Unlike New York, LA or London, Portland's gallery season starts on January 1st and ends on December 31st... perhaps because our excellent summers attract people from elsewhere while keeping us here? Instead, we tend to flee Portland's arch-soggy December through February months.
The first half of Portland's 2012 visual art season was a doosy headlined with a Mark Rothko retrospective that transformed the way a many Portlanders view its local art museum + civic cultural history. Also, the news that our alternative scene was worthy of international attention, leaving more traditional galleries in the dust was a wake up call. Why the galleries don't at least attempt to harness some of that energy in their inevitable summer and winter group shows like they used to... I'll never understand? I guess they think selling the same art to the same collectors over and over again is a good idea? Especially when new players keep moving here and begin looking for the action they read about but cannot be found in the Pearl District. C'mon you know I'm right, Portland is going through massive changes... act accordingly, there is a new set of waves to catch.
So what is in store for the second half?
At MOCC Design with the Other 90%: CITIES (Photo: (c) Haas & Hahn for favelapainting.com)
Besides being part of the Appendix illuminati Zachary Davis has been showing nationally for the past year and even received a nice review in Sculpture Magazine for his show in Philadelphia. He was a stand out in the foreGROUND show I curated last year so I'm anxious to see his upcoming solo show Flanks and Slopes at False Front on August 31st. Davis is one to watch.
Kara Walker, (detail) Fall Frum Grace, Miss Pipi's Blue Tale (2011), Courtesy of the artist and Sikkema Jenkins & Co.
On September 4th the Cooley Gallery re-opens with Kara Walker's More and Less. Featuring prints from Jordan Schnitzer's print collection and her latest film "Fall Frum Grace, Miss Pipi's Blue Tale" (2011). Walker will come to Reed to speak on October 2nd... you might want to take that day off to get a good seat!
Storm Tharp is one of only a handful of Portland artists that everyone always follows because he is consistently excellent and doesn't over show making each exhibition a major event. Since his breakout in 2007 he has avoided calibrating his work to the Portland game (ie making ok but not awe inspiring art to get grants+fellowships or teaching positions) instead aiming to flat out blow people away. His show at PDX Contemporary is just the sort of thing that gives us all a great reason to visit the main Pearl District Galleries this September. Opens September 4th.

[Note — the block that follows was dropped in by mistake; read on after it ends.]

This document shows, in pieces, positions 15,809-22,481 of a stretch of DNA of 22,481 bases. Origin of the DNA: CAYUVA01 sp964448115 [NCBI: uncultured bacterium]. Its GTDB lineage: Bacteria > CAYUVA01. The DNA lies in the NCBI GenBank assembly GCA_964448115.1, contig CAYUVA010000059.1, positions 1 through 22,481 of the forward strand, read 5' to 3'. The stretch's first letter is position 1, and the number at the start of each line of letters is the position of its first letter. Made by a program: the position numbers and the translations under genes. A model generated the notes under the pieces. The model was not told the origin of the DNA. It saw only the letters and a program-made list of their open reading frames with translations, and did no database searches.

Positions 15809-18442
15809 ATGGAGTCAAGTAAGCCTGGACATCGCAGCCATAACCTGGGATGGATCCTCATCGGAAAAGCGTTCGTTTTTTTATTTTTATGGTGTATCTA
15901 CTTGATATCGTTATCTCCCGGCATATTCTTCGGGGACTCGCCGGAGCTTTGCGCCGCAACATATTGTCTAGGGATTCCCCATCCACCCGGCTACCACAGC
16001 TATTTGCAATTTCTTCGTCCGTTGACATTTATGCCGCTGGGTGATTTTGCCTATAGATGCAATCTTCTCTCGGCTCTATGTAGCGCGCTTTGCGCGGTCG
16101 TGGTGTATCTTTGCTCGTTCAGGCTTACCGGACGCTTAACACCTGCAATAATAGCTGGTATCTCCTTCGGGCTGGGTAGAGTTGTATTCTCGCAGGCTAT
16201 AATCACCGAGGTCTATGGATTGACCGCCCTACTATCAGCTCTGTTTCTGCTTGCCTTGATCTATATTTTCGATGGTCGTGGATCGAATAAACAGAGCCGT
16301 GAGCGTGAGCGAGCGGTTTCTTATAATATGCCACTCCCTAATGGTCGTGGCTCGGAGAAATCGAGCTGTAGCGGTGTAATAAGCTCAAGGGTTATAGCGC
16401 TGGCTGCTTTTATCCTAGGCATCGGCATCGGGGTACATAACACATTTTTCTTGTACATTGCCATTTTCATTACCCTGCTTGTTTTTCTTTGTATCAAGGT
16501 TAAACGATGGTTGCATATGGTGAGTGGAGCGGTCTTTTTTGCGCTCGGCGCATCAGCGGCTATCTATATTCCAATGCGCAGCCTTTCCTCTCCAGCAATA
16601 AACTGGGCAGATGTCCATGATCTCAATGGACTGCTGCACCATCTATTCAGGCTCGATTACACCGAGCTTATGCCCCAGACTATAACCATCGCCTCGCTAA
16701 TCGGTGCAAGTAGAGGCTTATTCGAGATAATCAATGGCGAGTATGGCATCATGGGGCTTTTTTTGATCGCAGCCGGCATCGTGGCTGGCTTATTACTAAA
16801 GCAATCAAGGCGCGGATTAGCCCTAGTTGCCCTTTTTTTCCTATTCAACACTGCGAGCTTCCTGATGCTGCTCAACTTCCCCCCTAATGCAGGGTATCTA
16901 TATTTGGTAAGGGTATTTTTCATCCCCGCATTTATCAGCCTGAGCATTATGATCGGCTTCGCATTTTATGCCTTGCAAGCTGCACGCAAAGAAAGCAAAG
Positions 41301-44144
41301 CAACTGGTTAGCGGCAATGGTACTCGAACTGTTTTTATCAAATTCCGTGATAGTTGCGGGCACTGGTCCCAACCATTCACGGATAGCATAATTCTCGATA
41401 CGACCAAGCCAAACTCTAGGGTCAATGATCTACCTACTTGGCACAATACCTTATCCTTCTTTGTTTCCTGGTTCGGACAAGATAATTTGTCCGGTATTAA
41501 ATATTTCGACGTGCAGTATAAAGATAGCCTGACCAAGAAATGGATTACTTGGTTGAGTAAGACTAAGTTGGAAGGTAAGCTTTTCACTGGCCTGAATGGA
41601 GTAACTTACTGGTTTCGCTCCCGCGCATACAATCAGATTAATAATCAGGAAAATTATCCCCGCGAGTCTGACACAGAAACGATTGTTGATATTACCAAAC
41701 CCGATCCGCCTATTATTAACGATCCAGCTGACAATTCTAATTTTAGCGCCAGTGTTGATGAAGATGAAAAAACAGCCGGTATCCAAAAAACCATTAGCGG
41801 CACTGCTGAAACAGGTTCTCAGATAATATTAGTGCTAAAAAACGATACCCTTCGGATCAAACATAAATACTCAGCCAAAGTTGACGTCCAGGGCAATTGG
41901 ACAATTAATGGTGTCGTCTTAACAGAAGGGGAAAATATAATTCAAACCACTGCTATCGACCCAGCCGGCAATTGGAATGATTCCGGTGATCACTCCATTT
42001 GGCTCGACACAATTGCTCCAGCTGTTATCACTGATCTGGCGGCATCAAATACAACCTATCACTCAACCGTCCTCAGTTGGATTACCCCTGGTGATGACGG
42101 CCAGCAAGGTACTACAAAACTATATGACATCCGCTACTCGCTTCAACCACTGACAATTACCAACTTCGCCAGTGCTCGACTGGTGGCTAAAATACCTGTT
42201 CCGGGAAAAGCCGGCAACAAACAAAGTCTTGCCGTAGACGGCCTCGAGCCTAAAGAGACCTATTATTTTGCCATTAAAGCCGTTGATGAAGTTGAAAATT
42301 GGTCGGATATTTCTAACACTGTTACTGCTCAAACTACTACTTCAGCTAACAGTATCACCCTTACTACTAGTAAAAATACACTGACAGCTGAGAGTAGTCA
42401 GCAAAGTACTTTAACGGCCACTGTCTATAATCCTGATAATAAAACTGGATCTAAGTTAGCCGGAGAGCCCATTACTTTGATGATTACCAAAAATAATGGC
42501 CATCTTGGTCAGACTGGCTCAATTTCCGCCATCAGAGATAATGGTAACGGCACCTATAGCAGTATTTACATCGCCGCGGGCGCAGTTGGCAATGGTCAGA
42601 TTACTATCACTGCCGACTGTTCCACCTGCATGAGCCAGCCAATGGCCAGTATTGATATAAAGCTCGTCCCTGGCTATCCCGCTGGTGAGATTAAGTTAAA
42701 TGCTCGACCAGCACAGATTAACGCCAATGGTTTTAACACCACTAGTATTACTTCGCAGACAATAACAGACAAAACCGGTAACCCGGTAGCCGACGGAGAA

10 years after the infamous PLAY show (which threw down a new gauntlet of expectations for new media art in Portland) I return to the scene of the crime at Portland State University's Littman Gallery to curate Collider. Not your Mamma's puritanical abstract painting show, this is a 6 person particle accelerator of impure abstract painting by; Amy Bernstein, Calvin Ross Carl, Jesse Hayward, Victor Maldonado, Nathanael Thayer Moss and Eva Speer. Opens September 6th.
The show is yet untitled but Vicki Lynn Wilson has been working all summer on a large scale installation in the 1900 sq ft. Northview gallery at PCC Sylvania. She got our attention year ago at Blackfish and she's been due for something big as a followup. Apparently it is happening and the show opens end of September. PCC Sylvania has been doing really good things as of late.
Opening on October 7th, MK Guth's, "when nothing else subsists, smell and taste remain," at The Art Gym. The Art Gym has been undergoing even more renovations so we are excited to see how MK makes the most of this non-commercial space. For contrast, there will also be a show at Elizabeth Leach Gallery so we can see how different or similar the non/for profit worlds compare (her last solo show at ELG was rather non-commercial looking). Since Guth is a fantasist installation/video artist at the core there will be a lot of expectations for a show that lets her branch out a bit.
Comic book panel drawn by Jack Kirby
Artists as curators are interesting because one can often see their interests so nakedly. For example, early in his career I wasn't much of a fan of Daniel Duford's work because it always seemed like weaker illustrative versions of greats like Jack Kirby's comic book work or Peter Voulkos's ceramics. That said he's grown and his interests are interesting so his turn as curator of Fighting Men at Lewis and Clark College's Hoffman Gallery combining the work of legend's like Leon Golub, Peter Voulkos and Jack Kirby promises to be compelling. The exhibition probes images of violence and masculinity through these three diverse artists whom I feel still eats the artist's lunch a bit... perhaps doing this Duford can find a way around his masters' daunting influences? Opens October 25th. (PS good on RACC for funding this)